The deal, which is pending a physical, is worth up to $10 million for the remainder of the season, including $4.5 million guaranteed and a $1.5 million roster bonus, a source told ESPN’s Adam Schefter.
The Panthers, who selected Newton with the first overall pick in the 2011 draft, released him following the 2019 season after he had struggled for several years with shoulder and foot injuries. They began a new regime with coach Matt Rhule at that time.
The Panthers (4-5) began searching for options at quarterback after starter Sam Darnold suffered a shoulder injury Sunday that will sideline him four to six weeks.
Rhule said the team was considering any and all options, but he wouldn’t get into “hypotheticals” when asked specifically about Newton.
“My job is to try to win right now,” Rhule said Wednesday. “Our fans aren’t paying money to watch us win in two years. At the same time, you’re trying to build a Super Bowl-caliber team. So it’s a balancing act of doing what’s right long term and trying to win at the same time. Many times those are the same thing.
“There are four teams in the NFC with more than six wins. Everyone else is about like us. Lots of teams right now in the NFL are trying to figure out how to get past .500 and have a good year and win in the second half of the year. … My job is to try to win.”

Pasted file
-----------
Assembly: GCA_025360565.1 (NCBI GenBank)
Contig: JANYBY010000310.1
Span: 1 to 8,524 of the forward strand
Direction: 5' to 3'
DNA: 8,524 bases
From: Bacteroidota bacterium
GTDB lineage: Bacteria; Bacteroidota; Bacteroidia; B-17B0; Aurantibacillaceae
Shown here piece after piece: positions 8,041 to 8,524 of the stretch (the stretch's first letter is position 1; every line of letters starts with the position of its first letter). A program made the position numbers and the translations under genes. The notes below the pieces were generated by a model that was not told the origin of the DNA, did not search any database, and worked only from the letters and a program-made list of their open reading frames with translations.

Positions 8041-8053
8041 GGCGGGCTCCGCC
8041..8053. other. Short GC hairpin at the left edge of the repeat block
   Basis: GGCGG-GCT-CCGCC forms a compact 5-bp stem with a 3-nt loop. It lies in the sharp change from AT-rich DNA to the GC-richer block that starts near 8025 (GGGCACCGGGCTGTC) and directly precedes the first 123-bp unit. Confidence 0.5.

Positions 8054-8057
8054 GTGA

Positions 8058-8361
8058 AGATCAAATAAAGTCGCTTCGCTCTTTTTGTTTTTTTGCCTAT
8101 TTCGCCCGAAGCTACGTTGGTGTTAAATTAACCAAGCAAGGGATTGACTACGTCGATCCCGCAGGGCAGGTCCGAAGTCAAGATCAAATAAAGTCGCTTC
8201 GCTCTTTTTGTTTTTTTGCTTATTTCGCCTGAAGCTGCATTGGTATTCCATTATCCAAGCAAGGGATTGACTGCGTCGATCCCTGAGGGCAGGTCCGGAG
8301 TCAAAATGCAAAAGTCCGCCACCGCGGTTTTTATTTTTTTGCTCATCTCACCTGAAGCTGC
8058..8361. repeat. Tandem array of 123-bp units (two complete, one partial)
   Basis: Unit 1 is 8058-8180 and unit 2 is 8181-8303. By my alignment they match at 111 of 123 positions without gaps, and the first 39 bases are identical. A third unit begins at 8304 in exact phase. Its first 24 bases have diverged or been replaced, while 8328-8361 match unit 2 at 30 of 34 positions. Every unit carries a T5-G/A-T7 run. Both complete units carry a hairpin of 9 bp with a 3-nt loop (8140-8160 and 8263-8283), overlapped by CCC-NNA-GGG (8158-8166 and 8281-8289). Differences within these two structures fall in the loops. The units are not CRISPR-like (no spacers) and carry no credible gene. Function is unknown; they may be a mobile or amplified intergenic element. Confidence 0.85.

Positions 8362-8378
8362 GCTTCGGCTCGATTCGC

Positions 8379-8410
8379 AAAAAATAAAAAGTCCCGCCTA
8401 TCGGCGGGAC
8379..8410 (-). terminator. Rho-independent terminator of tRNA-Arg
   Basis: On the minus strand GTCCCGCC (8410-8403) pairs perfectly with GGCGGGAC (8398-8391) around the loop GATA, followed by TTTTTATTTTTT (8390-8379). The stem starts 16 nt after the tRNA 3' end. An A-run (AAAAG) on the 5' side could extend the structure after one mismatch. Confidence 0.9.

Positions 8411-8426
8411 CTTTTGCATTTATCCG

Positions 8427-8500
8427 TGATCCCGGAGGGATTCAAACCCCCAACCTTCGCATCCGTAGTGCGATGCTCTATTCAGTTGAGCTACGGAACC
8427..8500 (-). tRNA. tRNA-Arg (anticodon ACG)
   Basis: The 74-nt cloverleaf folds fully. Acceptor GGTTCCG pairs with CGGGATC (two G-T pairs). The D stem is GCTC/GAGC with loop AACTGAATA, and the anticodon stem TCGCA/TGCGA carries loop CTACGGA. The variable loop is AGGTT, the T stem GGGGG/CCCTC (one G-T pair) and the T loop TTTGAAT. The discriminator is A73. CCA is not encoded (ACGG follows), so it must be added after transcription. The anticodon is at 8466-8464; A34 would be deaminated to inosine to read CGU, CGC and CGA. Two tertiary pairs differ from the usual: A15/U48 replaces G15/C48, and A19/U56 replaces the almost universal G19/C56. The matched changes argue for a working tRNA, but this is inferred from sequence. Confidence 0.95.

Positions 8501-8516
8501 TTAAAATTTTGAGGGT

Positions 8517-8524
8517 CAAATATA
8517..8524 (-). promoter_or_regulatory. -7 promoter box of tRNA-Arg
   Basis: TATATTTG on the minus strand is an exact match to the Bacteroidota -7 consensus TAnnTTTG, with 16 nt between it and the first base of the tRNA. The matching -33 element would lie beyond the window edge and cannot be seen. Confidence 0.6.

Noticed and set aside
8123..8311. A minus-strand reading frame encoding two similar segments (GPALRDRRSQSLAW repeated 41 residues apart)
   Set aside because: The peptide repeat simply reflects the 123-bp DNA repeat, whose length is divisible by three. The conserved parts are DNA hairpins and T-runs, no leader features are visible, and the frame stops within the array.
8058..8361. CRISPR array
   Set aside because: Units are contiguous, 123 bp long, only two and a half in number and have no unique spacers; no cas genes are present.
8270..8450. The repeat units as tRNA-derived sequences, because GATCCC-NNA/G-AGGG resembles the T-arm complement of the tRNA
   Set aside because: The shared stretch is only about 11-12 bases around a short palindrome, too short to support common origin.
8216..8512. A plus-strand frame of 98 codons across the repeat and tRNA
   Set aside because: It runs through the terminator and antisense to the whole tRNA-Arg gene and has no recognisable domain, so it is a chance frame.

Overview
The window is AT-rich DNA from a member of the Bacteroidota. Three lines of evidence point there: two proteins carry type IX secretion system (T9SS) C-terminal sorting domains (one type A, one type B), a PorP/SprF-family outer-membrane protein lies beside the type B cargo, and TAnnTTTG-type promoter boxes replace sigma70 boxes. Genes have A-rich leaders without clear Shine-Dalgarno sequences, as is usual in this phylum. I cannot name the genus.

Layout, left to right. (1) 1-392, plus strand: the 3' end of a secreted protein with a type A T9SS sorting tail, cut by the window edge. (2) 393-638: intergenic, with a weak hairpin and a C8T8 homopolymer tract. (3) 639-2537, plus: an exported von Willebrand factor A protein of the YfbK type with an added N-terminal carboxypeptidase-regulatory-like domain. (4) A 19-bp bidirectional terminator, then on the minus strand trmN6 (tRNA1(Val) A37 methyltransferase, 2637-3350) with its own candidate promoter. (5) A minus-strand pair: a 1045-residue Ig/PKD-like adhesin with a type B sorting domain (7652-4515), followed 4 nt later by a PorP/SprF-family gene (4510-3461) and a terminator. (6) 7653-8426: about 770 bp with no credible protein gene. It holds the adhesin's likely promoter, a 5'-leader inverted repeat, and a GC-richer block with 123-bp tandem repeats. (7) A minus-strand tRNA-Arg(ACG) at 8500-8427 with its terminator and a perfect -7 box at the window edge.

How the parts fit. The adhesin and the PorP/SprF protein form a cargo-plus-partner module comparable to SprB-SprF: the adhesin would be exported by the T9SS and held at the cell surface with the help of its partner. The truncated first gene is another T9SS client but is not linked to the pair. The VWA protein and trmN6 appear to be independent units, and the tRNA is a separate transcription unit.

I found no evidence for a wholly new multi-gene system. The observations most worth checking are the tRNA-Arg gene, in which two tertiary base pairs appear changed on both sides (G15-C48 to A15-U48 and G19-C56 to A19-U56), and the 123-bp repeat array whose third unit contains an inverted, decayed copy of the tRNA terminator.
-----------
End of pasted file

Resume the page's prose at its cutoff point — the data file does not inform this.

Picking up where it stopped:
Newton missed three practices before the season thanks to what the Patriots called a COVID-19 protocol “misunderstanding,” but coach Bill Belichick said the quarterback’s vaccination status didn’t factor into the decision to release him.
The 32-year-old quarterback, in a video published to his YouTube channel last month, said he’s been vaccinated and wants to continue playing.
“Hell, yeah, I still want to play football,” Newton said in the video. “I still get that urge to go out and perform and do something that I’ve been doing since I was 7 years old.”
Newton last played for Carolina in the second game of the 2019 season before being sidelined after aggravating a Lisfranc injury suffered in the third preseason game.
In nine seasons with Carolina, Newton is the franchise’s career leader in passing yards (29,041), passing touchdowns (182) and rushing touchdowns (58). He ranks third with 4,806 rushing yards.
According to Elias Sports Bureau data, Newton is 959 passing yards and 194 rushing yards from becoming the first player in NFL history to reach the 30K-5K club for a single team — although Russell Wilson needs just 426 rushing yards to reach the milestone with the Seattle Seahawks.
Newton threw for 35 touchdowns and ran for 10 more during his 2015 MVP season, when he led Carolina to a 15-1 regular-season record.